Shot in 1993 with a Canon EOS-1 and the first version of the
85mm 1.1.2 L lens. Paris, France. Agfapan 400.
There's two ways to look at style. One is tied to the idea of fashion and what is fashionable. This idea rewards constant changes of approach in order to incorporate the lighting of the day, the subject matter of the moment and the presentation of the minute. Just last year many photographers rushed to make images that made liberal use of the "clarity" slider in PhotoShop, along with multiple backlights and a healthy dose of dynamic range manipulation via the shadow and highlight sliders that showed up, en masse, in most image processing programs.
The other way to look at style is to perceive it as the leitmotif of the long term arc of an artist. How do they routinely like to approach and display subjects. And what are the pervasive consistencies over time. We like artists who can innovate while staying true to their basic nature. That's what makes them powerful.
In time, given the number of monkeys typing and the vast spending power of the marketplace, people in the first camp will, within weeks of the birth of a new style, be able to buy a canned filter set that will allow them to make work that superficially looks like the work of the latest "wunderkind". (When did we go German?????). Take a shot, dump it in PS, hit the art filter button and sit back while the little magic squirrels on the wheels take control and make your work look like everyone else's. Indeed, we can see this all over the share sites right now. And there's a huge number of self-promotion videos in which today's acknowledged instant photo celebrities show you have to look like them...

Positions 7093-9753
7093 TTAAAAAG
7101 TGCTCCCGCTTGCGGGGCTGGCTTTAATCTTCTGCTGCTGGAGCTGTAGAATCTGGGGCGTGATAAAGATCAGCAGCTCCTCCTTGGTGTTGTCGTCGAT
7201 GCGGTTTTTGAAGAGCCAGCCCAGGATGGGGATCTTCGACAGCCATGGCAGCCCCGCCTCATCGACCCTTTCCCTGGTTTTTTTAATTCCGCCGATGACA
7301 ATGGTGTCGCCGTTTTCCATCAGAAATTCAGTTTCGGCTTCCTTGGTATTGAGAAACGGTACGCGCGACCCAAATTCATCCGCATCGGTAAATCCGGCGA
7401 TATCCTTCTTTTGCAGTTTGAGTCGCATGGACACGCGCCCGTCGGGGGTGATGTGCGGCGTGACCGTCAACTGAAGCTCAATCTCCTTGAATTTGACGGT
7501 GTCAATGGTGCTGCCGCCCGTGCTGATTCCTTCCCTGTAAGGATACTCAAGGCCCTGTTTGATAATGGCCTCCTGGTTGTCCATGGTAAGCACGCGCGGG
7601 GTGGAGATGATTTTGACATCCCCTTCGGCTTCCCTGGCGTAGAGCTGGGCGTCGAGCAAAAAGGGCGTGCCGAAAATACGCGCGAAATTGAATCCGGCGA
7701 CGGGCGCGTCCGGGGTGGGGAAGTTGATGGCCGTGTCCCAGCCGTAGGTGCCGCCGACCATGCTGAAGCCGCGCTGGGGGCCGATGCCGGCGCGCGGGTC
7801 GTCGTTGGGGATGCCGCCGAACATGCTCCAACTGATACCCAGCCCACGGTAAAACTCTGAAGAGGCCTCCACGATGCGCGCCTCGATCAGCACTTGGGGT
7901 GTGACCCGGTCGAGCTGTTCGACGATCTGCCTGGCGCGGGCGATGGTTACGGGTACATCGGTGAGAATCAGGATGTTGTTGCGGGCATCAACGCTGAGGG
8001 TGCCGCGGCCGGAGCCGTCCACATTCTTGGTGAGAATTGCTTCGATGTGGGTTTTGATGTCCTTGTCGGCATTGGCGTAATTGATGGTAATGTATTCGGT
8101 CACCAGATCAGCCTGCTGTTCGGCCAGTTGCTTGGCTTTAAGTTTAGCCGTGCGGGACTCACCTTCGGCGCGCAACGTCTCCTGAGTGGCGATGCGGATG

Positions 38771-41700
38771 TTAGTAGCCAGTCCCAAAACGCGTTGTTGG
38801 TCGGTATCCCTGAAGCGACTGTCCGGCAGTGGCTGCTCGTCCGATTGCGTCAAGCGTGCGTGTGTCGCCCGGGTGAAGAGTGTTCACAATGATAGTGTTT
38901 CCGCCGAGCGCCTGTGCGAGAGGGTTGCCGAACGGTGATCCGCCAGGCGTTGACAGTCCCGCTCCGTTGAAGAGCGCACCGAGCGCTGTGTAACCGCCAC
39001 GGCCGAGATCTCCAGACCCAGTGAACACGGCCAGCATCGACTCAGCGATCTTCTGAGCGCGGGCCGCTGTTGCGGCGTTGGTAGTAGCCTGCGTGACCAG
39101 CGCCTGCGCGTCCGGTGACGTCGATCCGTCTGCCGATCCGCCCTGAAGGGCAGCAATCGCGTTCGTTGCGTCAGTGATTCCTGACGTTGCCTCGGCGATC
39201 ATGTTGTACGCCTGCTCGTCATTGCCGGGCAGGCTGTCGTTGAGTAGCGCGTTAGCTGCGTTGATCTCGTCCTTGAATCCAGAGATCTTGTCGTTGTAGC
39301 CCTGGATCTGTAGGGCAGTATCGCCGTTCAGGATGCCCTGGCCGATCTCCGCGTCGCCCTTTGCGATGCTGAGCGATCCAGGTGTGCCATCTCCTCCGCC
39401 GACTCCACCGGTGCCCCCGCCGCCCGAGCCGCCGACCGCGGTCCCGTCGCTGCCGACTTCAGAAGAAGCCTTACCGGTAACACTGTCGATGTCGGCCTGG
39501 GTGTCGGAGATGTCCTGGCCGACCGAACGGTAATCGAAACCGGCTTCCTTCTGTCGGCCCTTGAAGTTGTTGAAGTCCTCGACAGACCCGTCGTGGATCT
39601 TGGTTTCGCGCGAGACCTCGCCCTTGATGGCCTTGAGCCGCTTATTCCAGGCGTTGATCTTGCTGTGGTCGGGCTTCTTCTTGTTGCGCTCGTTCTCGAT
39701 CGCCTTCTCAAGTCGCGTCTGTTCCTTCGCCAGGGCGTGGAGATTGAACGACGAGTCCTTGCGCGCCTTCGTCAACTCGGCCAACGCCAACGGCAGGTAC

It's not so easy in the second camp. It requires shooting and shooting and looking and shooting. And watching the natural evolution of a style that is demonstrably both yours and long term at the same time. And it may be nothing like what you expected when you started. There is value to playing scales and learning method but it's all just filling time if all you ever do is sit around playing the opening measures of "Stairway to Heaven" for the rest of your life.
Nabokov became rich and well known by writing like Nabokov. None of the rest of a generation of Nabokov imitators made it out of the gates. The style that counts is the style that comes over years and decades, not the one you can get out of can.
I'm still working on mine. But it's one of those miserable Zen things. If you focus on style it eludes you. It only works when you forget to work on style and just respond to the things you attract to the front of your camera......